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A Wimp Takes On The Haunted Trail

The first thing that you need to know about me is that I hate anything remotely scary. I don’t do horror movies—scratch that, I don’t even do trailers for horror movies. Call me a coward…and you’d be right.

I’ve been to haunted houses in the past, and it wasn’t pretty. I think I may have broken some bones in my friend’s hand one year and I hyperventilated in the car for 20 minutes after another.

Somehow, with the horror of past year’s experiences fading, I convinced myself that this year would be different and I’d be fine. After all, as college students, finding things to do on Halloween can be a challenge, and this felt like the perfect chance to get into the spooky spirit.

As I stood in line for the Haunted Trail at Balboa Park, shivering in my Dorothy costume, clinging to the hand of The Tin Man (my silver bodyguard for the evening), it hit me like a truckload of rotten pumpkins that I had made an epic mistake.

Despite having purchased our tickets in advance, the Tin Man and I, along with our friends who looked like they had just stepped off the cover of a My Chemical Romance album, stood in line for about an hour and a half to enter the gore-filled experience.

While we waited, a very scary Beetlejuice made me scream. Not off to a good start. That stripy suited, wig-wearing employee, sent me over the edge. I would have left, but having already spent $28 on my ticket, there was no turning back.

Finally, we reached the front of the line, where we were told that the “creatures” could not touch us, but that if we ran, they would “chase us down and kill us like the chickens [we] are.” Great.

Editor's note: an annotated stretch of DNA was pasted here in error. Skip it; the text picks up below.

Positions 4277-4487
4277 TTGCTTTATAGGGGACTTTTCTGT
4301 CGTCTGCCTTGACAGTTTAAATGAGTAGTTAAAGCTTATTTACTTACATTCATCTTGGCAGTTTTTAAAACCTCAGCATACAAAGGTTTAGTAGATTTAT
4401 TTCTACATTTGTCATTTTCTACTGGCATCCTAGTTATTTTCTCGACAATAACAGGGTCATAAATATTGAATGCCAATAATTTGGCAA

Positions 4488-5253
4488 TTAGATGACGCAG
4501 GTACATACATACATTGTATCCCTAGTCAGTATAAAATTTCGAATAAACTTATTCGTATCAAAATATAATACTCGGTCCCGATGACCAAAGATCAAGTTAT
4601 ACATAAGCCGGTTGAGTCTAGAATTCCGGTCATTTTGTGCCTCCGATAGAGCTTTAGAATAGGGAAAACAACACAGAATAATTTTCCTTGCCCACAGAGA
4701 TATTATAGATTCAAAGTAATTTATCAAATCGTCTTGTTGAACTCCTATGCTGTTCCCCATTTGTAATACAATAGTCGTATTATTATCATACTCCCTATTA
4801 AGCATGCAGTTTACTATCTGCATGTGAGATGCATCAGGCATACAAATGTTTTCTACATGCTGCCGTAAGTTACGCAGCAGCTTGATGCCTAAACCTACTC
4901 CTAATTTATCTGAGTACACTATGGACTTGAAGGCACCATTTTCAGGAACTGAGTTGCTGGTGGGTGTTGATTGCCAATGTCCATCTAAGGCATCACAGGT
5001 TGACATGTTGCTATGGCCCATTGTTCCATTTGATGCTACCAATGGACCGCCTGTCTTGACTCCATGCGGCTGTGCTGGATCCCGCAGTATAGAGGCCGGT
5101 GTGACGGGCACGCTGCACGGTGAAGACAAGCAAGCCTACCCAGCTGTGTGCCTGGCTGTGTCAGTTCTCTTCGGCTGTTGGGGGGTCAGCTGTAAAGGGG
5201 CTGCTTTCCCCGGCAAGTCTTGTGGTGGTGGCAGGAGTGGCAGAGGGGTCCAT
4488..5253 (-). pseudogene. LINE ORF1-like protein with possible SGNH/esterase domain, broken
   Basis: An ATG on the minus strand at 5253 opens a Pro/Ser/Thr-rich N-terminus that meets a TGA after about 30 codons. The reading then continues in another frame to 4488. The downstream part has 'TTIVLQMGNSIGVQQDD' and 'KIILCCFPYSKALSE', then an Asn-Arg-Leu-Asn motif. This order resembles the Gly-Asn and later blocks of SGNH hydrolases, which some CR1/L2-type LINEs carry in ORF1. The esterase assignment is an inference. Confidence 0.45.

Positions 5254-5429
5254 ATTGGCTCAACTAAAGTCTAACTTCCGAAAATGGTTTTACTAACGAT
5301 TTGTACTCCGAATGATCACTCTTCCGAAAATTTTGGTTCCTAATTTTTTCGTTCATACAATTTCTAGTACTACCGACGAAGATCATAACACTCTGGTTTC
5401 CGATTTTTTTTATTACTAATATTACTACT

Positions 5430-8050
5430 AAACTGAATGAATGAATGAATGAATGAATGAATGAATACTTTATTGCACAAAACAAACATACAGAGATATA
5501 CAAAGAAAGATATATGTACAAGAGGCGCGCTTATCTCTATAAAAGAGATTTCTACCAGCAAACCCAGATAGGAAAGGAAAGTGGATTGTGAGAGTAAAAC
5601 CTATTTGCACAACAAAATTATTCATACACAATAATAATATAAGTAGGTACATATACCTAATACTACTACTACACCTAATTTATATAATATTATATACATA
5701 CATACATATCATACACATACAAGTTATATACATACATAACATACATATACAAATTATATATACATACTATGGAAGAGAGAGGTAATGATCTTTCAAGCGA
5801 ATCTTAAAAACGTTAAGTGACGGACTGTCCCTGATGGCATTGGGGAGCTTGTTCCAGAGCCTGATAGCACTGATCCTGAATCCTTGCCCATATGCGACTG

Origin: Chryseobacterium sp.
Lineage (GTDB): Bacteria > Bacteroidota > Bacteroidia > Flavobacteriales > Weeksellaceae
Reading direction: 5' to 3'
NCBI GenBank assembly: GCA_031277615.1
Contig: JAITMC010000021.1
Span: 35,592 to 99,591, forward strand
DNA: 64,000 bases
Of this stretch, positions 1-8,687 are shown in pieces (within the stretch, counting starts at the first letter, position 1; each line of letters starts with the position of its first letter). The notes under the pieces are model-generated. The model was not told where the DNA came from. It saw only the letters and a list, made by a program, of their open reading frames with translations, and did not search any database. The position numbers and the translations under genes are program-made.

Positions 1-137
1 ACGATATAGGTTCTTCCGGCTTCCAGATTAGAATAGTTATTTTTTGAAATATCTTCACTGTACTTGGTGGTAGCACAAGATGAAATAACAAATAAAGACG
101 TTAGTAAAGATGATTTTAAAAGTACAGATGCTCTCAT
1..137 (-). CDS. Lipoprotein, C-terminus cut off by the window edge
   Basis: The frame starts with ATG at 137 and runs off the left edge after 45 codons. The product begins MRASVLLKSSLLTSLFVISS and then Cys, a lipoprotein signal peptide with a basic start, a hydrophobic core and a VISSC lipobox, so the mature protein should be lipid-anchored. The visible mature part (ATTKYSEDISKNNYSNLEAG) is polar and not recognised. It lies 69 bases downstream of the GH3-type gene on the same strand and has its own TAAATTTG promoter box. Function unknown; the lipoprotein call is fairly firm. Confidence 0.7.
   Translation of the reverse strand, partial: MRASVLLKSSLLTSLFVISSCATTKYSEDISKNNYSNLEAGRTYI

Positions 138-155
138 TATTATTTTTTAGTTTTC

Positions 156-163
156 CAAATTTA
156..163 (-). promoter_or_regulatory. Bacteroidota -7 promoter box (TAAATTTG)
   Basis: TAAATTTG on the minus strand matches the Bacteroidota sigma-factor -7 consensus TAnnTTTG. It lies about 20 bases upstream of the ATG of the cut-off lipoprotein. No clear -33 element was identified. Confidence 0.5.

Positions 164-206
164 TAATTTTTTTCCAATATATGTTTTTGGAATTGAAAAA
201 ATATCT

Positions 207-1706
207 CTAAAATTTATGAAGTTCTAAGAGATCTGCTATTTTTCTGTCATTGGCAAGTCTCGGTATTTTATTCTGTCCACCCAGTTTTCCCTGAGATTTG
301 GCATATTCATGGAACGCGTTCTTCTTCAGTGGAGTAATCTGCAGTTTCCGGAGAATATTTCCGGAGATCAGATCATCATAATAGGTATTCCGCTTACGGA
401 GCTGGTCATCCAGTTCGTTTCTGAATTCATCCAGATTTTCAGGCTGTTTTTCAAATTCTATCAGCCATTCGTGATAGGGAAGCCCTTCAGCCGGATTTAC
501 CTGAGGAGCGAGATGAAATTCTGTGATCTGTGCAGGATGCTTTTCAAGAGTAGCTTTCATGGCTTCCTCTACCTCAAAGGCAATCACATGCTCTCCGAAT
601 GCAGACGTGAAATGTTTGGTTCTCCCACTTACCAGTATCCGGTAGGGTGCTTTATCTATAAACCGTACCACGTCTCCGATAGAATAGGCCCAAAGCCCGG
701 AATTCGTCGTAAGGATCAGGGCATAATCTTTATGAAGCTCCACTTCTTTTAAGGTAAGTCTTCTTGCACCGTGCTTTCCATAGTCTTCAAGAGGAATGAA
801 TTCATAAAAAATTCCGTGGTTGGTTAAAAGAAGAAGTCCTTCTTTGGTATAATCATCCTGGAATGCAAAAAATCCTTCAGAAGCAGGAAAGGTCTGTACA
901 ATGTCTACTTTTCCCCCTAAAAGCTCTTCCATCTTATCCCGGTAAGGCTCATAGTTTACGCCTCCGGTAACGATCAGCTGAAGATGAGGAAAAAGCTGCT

Our first stop was a narrow chapel complete with eerie organ music and masked nuns darting out of the shadows. A fellow scaredy-cat screamed behind me, “I thought you were supposed to love Jesus!” at the nuns, which did help lighten the mood slightly.

As we traveled through the maze of rooms, graveyards, churches and pitch black corridors, we encountered the most gruesome characters from Stranger Things, The Purge, Friday the 13th, Halloween and Nightmare on Elm Street, as well as classic Halloween tropes like overtly terrifying clowns, mad scientists and dead brides.

Because of the proximity to Halloween, the steady flow of people through the Trail helped immensely in my ability to handle the jump scares and creep factor—I’m all about safety in numbers. If you’re more hardcore then me, go earlier in October to ensure that you get your fair share of shrieks.

As we bypassed the last blockade (chainsaw wielding country boys), I was shocked to realize that I had fun. My heart rate had shot through the roof a number of times, but I hadn’t cried and hadn’t needed to close my eyes (the all-important barometers).

I lived to survive another year of paying to be scared by strangers in face paint, and I even have some new found confidence in my guts.

Just kidding. You’d still never catch me dead in a horror movie.

The Haunted Trail’s final night is October 31st, 6:30 to 11:00 p.m. Buy tickets at hauntedtrail.net.

About the author

Jordan Lemke

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